Hungarian GP: F1 fans remember 2005 US Grand Prix after Lewis Hamilton restart

Jake Nichol August 2, 2021
Hungarian GP: F1 fans remember 2005 US Grand Prix after Lewis Hamilton restart
Photo by STAN HONDA/AFP via Getty Images

The sight of Lewis Hamilton being the only driver to take the restart of Formula One’s Hungarian Grand Prix from the grid prompted some to recall the time just SIX cars started a race in 2005.

Why did Hamilton take the restart by himself?

After the red flag period for the first lap shunt triggered by Valtteri Bottas had ended, Hamilton led the remaining 14 cars around for a standing start.

However, in the 30 minutes or so that passed while the race was suspended, it stopped raining and the track quickly dried.

It was enough for Williams driver George Russell to declare “everyone is going to box [for slicks]” over the team radio.

As the field trundled around to the grid, Hamilton elected not to come in and pit.

Eventual race winner Esteban Ocon led in everyone else for dry tyres.

This led to the fanciful scene of Hamilton being the only car on the grid to take the restart, while the pack was held at the end of the pit-lane for a green light to rejoin.

Alpine driver Ocon then assumed the lead when Hamilton pitted at the end of the lap, dropping to last.

Throwback to F1’s worst nightmare

The unusual and somewhat funny image of just one car waiting on the grid for the lights to go out led some F1 fans to recall the events of the 2005 United States Grand Prix at Indianapolis.

That day an all-round farce led to just six cars, including the Ferraris of Michael Schumacher and Rubens Barrichello, taking to the start.

That was after tyres supplied by Michelin suffered serious high-speed failures throughout practice, with the company unwilling to rule out a repeat in the race.

Schumacher’s brother Ralf was one victim, when his left-rear tyre exploded through the banked final corner in Friday practice, ruling him out of the rest of the weekend.

His replacement, Ricardo Zonta, also had a left-rear fail, leading to Michelin bosses informing the FIA their product couldn’t last more than ten racing laps on the recently resurfaced asphalt at the speedway.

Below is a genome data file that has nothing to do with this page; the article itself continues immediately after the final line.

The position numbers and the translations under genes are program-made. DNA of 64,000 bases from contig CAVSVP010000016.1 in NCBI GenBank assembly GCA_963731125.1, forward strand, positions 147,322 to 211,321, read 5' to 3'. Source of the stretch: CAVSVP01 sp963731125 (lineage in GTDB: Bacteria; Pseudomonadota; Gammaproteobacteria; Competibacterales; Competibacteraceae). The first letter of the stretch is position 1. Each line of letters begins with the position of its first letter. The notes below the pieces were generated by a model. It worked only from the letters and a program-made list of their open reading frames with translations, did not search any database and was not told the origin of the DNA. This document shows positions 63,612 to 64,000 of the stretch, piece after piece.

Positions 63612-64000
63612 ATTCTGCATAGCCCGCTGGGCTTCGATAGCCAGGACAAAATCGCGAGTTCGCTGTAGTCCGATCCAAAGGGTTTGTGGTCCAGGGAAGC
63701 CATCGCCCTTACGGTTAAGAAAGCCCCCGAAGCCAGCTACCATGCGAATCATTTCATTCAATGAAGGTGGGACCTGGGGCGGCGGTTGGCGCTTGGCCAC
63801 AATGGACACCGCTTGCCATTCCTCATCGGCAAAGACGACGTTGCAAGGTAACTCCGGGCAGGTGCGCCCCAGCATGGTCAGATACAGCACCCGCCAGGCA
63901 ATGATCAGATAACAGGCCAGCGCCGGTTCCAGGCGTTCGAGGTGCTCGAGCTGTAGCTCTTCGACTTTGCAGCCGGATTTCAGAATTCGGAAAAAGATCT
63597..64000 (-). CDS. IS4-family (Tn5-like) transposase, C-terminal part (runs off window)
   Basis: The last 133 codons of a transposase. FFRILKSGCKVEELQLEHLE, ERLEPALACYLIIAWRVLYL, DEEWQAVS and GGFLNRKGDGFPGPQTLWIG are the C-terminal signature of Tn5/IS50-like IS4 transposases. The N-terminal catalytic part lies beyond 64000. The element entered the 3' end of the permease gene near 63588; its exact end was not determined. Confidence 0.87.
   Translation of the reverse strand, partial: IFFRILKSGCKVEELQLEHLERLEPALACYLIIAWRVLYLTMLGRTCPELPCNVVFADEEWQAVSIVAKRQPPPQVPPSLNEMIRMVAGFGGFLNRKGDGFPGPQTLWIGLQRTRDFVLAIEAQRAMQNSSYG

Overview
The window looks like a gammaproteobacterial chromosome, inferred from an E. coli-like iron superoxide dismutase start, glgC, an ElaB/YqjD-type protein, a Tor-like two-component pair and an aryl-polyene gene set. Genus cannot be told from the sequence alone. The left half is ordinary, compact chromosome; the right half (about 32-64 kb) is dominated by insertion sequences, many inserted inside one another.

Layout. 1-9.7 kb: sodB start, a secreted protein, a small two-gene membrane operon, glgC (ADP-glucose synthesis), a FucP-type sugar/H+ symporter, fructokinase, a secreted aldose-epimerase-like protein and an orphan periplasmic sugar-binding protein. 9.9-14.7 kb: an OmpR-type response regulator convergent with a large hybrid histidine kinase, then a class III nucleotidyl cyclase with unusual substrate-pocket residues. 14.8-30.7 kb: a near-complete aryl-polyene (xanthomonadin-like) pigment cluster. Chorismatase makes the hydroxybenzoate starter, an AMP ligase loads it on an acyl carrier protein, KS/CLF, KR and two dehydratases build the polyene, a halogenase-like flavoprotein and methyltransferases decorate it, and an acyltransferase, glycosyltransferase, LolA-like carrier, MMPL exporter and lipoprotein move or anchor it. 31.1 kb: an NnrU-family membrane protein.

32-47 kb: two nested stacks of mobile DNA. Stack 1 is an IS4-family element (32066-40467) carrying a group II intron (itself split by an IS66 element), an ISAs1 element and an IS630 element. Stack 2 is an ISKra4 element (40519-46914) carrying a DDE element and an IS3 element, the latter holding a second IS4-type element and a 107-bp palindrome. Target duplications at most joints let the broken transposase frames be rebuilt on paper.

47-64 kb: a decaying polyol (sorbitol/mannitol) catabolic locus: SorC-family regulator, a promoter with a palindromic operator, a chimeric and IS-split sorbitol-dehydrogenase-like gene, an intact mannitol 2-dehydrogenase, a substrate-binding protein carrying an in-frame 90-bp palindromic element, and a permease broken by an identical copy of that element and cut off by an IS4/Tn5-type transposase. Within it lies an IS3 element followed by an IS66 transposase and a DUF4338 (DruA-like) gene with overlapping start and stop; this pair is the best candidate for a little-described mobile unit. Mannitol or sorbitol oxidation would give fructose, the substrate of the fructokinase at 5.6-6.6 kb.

This led to conversations between Michelin, fellow tyre manufacturer Bridgestone, the FIA and teams to try to come up with a compromise.

An extra chicane to reduce speeds coming into the pit-straight was one idea but the FIA played hardball, effectively blaming Michelin for failing to bring suitable equipment to the event.

The FIA also believed the three Bridgestone teams shouldn’t be handicapped as a result of that failure.

In the end all attempts at compromise failed, with pole-sitter Toyota’s Jarno Trulli leading a mass exodus of Michelin runners into the pits at the end of the formation lap.

The likes of Fernando Alonso, Jenson Button, Kimi Raikkonen and David Coulthard – who wanted to race despite the risk – all followed orders and came in.

Along with the Ferrari duo, both cars from Jordan and Minardi took to the start, both sensing an opportunity for a rare podium finish.

That was eventually snared by Jordan’s Tiago Monteiro as the Portuguese joined Schumacher and Barrichello on the podium.

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Photo by STAN HONDA/AFP via Getty Images

What happened after 2005 US Grand Prix?

Michelin’s reputation took a battering and the company withdrew as an F1 tyre supplier at the end of the 2006 season. It hasn’t been back since.

There was reported interest in doing so when the tyre contract tender was put out a few years ago, but F1 opted to stick with Pirelli.

Things were arguably worse for F1 itself, however.

It has been trying to crack the US market since the world championship was formed in 1950, but to often scant reward.

It wasn’t just that six cars took the start of the race, it was where the humiliation happened – Indianapolis Motor Speedway, home of the Indianapolis 500.

F1 hasn’t been forgiven by some in the US for the ‘show’ it put on that day, although the series has started to repair its reputation.

The United States Grand Prix is now held in Austin, Texas, at the first purpose-built F1 track in the country.

Photo by Ken Murray/Icon Sportswire via Getty Images

The exposure of the championship, pushed on by the popularity of the Netflix series Drive To Survive, has led to massive growth in the US market for F1.

This has led to a second race in the country for the first time since 1984, with a circuit in Miami around the Miami Dolphins’ HardRock stadium joining the calendar in 2022.

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Jake can usually be found writing about or watching anything to do with motorsport – from Formula 1 to NASCAR to British Truck Racing. His work as a motorsport journalist has been published by the likes of Autosport, and Motorsport News – all highly respected names. Away from racing he is a keen amateur astronomer, podcast listener and enjoys long walks in the park with his three dogs.